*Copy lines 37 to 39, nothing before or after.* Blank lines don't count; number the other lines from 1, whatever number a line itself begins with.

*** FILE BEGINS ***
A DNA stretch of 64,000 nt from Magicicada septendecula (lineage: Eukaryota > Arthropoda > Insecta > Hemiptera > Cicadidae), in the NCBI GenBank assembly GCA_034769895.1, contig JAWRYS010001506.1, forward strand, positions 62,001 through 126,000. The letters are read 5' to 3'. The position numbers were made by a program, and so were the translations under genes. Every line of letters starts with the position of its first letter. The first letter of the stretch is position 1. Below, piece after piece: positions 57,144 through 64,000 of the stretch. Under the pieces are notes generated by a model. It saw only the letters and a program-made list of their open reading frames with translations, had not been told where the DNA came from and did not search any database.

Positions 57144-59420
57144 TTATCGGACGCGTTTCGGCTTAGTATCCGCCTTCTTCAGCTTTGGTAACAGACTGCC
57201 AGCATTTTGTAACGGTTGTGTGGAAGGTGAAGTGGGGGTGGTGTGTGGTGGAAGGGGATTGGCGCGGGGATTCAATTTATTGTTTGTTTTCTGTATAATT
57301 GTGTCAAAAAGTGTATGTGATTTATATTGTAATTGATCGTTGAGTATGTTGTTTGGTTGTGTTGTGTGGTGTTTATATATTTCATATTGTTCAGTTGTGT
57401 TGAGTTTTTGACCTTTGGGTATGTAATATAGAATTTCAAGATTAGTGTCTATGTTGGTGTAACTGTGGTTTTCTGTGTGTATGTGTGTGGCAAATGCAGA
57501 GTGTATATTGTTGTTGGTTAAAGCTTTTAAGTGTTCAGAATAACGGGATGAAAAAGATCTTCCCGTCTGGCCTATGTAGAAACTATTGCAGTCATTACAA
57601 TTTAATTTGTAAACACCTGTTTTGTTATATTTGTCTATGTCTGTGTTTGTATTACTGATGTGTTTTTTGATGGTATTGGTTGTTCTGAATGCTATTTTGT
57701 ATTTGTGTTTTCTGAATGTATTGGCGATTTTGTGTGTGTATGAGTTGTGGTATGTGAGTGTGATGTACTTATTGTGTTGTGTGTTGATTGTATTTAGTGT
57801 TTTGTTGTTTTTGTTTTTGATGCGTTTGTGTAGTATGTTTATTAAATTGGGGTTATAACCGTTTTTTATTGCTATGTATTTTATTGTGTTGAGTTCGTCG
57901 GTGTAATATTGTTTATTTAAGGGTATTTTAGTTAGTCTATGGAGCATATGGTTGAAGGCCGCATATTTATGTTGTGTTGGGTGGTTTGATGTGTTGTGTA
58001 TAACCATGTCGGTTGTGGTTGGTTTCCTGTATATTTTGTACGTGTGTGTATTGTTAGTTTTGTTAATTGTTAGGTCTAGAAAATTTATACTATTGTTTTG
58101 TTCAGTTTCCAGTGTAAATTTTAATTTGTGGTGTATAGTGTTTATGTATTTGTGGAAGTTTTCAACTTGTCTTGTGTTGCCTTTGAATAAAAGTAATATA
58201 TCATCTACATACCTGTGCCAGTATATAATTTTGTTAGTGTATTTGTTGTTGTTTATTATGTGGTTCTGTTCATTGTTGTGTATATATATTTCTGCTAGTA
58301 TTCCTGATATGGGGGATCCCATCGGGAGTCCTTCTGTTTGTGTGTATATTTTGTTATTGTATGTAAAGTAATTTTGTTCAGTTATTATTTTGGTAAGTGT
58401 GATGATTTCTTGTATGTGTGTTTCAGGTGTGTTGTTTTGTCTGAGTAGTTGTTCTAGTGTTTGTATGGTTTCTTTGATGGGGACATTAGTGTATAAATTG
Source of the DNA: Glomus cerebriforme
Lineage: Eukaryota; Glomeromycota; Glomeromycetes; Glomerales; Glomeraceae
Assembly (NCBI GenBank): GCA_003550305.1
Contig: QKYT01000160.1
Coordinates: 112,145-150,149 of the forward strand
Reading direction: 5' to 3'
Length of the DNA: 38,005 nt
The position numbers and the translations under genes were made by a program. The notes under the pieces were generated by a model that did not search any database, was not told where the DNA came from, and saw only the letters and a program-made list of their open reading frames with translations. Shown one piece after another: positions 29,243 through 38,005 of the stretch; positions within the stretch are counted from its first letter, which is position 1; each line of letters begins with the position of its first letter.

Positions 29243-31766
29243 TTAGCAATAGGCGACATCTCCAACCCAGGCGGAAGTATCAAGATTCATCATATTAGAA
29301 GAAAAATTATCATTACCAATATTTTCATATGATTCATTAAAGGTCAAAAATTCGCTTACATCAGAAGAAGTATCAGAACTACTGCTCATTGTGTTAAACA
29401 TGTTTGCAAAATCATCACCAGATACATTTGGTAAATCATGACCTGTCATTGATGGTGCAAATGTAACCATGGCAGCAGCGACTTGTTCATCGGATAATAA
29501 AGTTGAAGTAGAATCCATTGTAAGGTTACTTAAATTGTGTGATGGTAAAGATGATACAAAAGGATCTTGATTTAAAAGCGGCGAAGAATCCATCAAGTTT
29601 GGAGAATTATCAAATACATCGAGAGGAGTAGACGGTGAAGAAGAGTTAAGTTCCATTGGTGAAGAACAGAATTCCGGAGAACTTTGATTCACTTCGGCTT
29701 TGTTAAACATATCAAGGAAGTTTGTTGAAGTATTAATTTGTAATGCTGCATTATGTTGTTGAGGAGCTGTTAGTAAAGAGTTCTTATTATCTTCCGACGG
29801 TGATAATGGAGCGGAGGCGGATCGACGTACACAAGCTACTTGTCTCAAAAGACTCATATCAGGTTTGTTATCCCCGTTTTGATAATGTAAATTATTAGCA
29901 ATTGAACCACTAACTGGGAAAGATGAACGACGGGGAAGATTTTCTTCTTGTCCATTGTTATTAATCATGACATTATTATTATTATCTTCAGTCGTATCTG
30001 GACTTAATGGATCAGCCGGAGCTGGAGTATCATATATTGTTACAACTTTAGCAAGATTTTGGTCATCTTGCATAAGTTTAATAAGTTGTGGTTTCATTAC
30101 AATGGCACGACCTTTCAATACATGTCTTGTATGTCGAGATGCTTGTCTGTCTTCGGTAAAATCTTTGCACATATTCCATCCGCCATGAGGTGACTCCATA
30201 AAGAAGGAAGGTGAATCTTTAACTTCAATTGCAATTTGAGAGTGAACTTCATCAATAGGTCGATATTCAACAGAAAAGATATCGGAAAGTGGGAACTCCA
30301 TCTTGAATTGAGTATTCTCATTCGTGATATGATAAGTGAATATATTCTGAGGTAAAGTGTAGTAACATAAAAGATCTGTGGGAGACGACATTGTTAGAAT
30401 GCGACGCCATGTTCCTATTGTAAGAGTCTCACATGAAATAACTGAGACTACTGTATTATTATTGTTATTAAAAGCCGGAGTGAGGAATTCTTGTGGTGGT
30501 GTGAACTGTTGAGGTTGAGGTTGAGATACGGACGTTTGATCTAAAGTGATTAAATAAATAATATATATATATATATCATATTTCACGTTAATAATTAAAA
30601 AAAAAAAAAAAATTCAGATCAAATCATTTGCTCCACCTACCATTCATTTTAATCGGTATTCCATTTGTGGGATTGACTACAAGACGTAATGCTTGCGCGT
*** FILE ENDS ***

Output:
30301 TCTTGAATTGAGTATTCTCATTCGTGATATGATAAGTGAATATATTCTGAGGTAAAGTGTAGTAACATAAAAGATCTGTGGGAGACGACATTGTTAGAAT
30401 GCGACGCCATGTTCCTATTGTAAGAGTCTCACATGAAATAACTGAGACTACTGTATTATTATTGTTATTAAAAGCCGGAGTGAGGAATTCTTGTGGTGGT
30501 GTGAACTGTTGAGGTTGAGGTTGAGATACGGACGTTTGATCTAAAGTGATTAAATAAATAATATATATATATATATCATATTTCACGTTAATAATTAAAA